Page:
reminder: rescuing an installed Linux machine – Fedora


Last Friday I promised a good friend that I will provide him with a LiveCD that contains a bunch of anti-virus software that will be able to scan his heavily infected windows machine. It continues to annoy me how Microsoft can continue to get away with utter and complete incompetency in shipping totally flawed operating system software. I downloaded PLoP live CD and went about setting up a bootable USB drive. Unfortunately, in that process, I accidentally messed up the master boot record of my functioning Fedora 11 machine. So, this post is really to remind me what to do to recover from these mistakes in the future.

a) Boot from a live CD – F11 would suffice
b) If the drive that needs rescuing is the internal drive (usually /dev/sda) and if the boot partition is /dev/sda1 (usually), then do the following:
i) Open up a Terminal
ii) Become root with the command (F11 root has not password):
$ su –
iii) run the grup command:
$ grub
iv) within the grub prompt do the following:

grub> root (hd0,0)
grup> setup (hd0)
grub> quit

Note that the line “root (hd0,0)” refers to the 1st drive on your system and the first partition. GRUB starting from 0. So hd0 is the first drive and 0 is the first partition.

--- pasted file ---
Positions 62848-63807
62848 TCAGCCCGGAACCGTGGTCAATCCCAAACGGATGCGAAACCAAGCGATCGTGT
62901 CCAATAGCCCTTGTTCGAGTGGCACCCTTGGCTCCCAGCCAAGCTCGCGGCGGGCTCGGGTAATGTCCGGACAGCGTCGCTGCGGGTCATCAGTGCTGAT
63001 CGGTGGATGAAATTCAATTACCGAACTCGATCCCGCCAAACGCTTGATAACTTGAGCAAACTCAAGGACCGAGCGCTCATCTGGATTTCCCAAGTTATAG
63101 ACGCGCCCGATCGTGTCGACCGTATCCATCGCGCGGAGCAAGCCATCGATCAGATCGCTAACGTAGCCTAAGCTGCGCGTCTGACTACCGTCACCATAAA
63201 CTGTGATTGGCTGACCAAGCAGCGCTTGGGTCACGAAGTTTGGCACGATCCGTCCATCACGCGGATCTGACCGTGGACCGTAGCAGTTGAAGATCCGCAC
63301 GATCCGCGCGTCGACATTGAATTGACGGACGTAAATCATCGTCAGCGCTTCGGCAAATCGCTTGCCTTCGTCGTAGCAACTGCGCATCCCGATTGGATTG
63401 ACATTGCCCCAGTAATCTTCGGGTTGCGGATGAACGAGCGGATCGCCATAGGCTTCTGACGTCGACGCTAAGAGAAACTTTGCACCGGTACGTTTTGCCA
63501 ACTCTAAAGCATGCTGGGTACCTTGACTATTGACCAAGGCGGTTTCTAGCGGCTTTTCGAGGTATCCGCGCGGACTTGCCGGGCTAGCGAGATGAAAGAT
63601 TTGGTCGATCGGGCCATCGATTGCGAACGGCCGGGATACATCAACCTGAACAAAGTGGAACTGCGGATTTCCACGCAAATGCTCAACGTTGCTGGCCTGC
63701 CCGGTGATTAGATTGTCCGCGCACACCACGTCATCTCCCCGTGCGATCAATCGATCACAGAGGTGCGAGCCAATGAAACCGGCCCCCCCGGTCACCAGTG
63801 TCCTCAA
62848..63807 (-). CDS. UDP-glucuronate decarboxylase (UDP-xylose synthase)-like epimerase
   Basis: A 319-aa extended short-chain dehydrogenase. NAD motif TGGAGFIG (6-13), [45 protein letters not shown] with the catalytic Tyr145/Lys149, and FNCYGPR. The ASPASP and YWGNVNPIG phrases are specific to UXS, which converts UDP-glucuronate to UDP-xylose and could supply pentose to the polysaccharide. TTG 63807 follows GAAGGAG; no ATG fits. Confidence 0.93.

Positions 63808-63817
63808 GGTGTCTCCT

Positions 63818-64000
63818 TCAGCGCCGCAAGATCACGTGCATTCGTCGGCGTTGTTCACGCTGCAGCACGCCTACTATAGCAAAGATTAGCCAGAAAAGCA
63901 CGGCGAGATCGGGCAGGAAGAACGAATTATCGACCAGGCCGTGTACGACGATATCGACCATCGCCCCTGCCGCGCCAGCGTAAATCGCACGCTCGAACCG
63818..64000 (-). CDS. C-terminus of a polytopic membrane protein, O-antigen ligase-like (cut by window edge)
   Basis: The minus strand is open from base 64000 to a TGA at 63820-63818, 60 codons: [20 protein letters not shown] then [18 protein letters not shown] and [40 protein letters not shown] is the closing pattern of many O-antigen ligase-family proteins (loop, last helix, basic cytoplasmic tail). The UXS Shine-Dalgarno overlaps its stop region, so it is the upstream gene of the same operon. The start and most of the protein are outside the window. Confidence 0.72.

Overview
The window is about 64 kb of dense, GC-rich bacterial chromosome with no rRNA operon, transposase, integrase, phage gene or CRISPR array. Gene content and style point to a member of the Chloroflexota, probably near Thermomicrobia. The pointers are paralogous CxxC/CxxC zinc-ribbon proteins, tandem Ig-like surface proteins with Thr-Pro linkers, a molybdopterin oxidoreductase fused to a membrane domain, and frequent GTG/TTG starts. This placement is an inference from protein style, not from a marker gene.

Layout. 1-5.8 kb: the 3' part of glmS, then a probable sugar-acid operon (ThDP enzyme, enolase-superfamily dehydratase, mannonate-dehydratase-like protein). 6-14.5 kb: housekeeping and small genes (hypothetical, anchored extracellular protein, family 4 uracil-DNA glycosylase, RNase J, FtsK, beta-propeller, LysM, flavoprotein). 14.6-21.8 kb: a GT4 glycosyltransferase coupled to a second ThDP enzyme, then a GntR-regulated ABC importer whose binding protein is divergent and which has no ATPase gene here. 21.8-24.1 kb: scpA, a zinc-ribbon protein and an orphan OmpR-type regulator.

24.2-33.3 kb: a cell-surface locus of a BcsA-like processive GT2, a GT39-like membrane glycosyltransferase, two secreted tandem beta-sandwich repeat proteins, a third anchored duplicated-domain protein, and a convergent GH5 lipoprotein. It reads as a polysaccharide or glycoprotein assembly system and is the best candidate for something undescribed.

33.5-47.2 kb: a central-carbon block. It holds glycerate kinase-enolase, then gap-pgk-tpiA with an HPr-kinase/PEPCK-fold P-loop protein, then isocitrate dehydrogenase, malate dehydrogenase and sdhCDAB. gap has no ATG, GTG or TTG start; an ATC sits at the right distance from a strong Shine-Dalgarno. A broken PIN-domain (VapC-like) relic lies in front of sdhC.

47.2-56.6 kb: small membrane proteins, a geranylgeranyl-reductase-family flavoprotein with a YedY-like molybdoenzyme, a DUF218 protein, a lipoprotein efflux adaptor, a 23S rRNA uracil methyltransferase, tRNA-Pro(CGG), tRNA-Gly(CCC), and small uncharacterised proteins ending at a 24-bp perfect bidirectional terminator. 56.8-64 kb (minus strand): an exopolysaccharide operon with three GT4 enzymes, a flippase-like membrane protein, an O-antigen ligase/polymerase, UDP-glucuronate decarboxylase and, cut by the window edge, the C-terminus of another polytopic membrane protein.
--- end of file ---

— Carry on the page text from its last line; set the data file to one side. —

Now, if you don’t know which one is the boot partition of your drive, then you will have to run fdisk /dev/sda. For example,

[root@qbic ~]# fdisk /dev/sda

The number of cylinders for this disk is set to 4998.
There is nothing wrong with that, but this is larger than 1024,
and could in certain setups cause problems with:
1) software that runs at boot time (e.g., old versions of LILO)
2) booting and partitioning software from other OSs
   (e.g., DOS FDISK, OS/2 FDISK)

Command (m for help): p

Disk /dev/sda: 41.1 GB, 41110142976 bytes
255 heads, 63 sectors/track, 4998 cylinders
Units = cylinders of 16065 * 512 = 8225280 bytes
Disk identifier: 0x6f1824f1

   Device Boot      Start         End      Blocks   Id  System
/dev/sda1   *           1          26      208813+  83  Linux
/dev/sda2              27        1501    11847937+  83  Linux
/dev/sda3            1757        4998    26041365   8e  Linux LVM
/dev/sda4            1502        1756     2048287+   5  Extended
/dev/sda5            1502        1756     2048256   82  Linux swap / Solaris

Partition table entries are not in disk order

Command (m for help): 

The output above is generated after invoking fdisk /dev/sda and hitting the p key. Naturally, you need to be root to do this. So, if the boot partition was say /dev/sda2, then the grub command above would have been root (hd0,1).

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